When asked about Mickelson's disastrous performance and early withdrawal at Memorial, Pelz responded:

    Oh, he's back, absolutely.  Sometimes you just go so hard and you do so much, you don't realize how tired you're getting.  He had just gotten tired.

Las Vegas

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    It's one thing for experts to pontificate about who will win when they have nothing on the line; it's another thing to back up a prediction with cash.  Las Vegas odds reflect the opinions of those with hunches strong enough to risk money.  Though fan-favorites like Mickelson and Tiger Woods always get a boost due to their popularity, the odds are a still a good reflection of where those with a lot to lose believe each golfer will end up.

    According to Vegas Insider, Woods is the favorite at 6/1, with Luke Donald and Rory McIlroy each trailing at 12/1.  Tied for fourth are Mickelson, Lee Westwood and the field (golfers other than the top picks), each at 15/1.  

    This puts Mickelson at the very top of the board, ahead of golfers like Matt Kuchar (25/1), Bubba Watson (30/1), Louis Oosthuizen (50/1) and the trio of long shots Olin Browne, Kelly Kraft and Michael Campbell, each at 300/1.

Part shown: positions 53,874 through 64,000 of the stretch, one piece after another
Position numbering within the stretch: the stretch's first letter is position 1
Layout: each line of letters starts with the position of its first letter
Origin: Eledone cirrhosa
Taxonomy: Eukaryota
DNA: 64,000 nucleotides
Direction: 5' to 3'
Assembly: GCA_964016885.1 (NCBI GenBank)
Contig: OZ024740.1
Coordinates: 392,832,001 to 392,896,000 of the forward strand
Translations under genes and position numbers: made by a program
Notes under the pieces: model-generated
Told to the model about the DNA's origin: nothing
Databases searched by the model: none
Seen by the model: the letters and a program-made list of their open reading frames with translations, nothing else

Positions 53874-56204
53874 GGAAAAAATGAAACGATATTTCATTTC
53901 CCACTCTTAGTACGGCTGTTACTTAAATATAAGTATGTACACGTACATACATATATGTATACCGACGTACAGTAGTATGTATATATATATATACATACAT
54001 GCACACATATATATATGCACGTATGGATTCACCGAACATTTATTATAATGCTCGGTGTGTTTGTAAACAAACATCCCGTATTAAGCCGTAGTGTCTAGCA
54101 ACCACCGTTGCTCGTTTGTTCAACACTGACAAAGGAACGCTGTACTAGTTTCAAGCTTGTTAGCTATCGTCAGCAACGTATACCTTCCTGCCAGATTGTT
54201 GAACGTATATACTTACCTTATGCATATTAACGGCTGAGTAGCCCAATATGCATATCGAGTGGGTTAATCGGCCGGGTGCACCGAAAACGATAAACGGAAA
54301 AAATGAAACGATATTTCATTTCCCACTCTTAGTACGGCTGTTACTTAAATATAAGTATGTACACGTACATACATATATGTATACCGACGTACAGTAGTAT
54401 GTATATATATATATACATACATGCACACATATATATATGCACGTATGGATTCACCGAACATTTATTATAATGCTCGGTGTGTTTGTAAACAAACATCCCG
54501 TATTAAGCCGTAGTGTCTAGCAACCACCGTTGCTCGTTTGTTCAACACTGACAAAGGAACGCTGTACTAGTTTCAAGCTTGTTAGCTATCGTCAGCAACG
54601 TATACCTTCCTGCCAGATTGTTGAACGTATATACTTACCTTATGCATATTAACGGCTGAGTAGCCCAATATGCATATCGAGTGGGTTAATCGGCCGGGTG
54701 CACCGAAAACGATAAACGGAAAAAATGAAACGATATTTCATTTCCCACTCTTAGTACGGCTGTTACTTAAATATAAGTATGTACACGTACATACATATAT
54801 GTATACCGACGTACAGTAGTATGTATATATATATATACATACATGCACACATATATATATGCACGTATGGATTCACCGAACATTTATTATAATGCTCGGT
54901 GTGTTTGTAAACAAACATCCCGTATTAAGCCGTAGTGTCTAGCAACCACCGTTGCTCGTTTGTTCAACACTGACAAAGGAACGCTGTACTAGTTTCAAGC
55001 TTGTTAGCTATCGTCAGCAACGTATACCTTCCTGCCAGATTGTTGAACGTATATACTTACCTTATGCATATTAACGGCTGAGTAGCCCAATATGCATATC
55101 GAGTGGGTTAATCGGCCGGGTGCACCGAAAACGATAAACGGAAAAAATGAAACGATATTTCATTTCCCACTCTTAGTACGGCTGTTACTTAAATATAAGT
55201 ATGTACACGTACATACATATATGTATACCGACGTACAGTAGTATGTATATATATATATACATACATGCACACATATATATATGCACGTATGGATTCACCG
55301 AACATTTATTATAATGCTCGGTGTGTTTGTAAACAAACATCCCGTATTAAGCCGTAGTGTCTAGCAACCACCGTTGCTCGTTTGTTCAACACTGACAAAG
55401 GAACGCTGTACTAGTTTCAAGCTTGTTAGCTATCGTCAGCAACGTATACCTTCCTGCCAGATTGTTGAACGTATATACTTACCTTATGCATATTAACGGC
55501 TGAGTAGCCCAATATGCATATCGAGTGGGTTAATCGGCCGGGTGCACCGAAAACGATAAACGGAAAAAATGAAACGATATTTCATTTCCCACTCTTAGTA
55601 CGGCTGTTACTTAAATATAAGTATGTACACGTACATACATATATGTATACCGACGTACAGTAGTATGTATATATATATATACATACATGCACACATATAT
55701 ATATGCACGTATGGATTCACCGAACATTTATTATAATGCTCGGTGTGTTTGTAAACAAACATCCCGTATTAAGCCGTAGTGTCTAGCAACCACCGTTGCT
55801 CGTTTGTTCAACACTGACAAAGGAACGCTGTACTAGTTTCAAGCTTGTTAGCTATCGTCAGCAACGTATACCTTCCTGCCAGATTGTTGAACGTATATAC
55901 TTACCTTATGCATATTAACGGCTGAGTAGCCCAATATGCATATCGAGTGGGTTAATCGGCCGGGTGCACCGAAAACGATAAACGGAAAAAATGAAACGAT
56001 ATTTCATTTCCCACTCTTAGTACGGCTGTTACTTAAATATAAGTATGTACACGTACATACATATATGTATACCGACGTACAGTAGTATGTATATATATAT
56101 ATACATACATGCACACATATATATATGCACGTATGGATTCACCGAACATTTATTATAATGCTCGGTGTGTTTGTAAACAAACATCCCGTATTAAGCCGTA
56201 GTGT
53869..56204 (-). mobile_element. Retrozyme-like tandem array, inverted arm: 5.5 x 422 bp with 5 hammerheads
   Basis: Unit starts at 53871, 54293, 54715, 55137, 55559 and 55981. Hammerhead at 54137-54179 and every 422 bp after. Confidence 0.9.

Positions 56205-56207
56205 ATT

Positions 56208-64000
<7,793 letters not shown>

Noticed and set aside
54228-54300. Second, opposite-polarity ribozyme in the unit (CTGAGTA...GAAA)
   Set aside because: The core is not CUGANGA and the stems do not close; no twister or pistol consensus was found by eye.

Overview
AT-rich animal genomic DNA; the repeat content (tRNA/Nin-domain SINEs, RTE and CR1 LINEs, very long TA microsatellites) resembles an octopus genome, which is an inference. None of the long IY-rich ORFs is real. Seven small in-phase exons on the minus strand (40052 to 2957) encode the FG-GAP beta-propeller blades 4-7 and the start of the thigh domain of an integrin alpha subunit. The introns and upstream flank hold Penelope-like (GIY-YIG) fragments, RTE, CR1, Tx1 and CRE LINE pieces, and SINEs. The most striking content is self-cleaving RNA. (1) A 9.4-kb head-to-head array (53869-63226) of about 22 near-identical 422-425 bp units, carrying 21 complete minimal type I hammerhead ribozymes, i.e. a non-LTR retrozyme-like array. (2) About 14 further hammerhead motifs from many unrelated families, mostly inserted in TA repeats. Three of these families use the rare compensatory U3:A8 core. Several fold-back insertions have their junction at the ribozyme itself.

The money line will move as the Open gets closer, but those with money on the line believe that Mickelson is one of the biggest threats to win the Open.

Phil Mickelson

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    Of course, none of the experts can talk about Mickelson's chances with the same certitude that Lefty himself can.  He recently told PGATour.com:

    We've played the TOUR Championship there a few times, played okay in the '98 Open. I like the golf course. I think that what's great about Olympic, what's challenging about Olympic is a number of things, one of them is how thick the air is. Ball really gets affected by the wind, by the air. You've got the swirling winds in the trees. You've got small greens and you've got a lot of side-hill lies. I think it's a really good shot maker's -- creative shot maker's golf course because you're not going to have driving-range lies, and you're not going to be hitting straight shots into those greens. You've got to carve and work the ball to hold them on those greens as much pitch as they have.

    via: Yahoo! Sports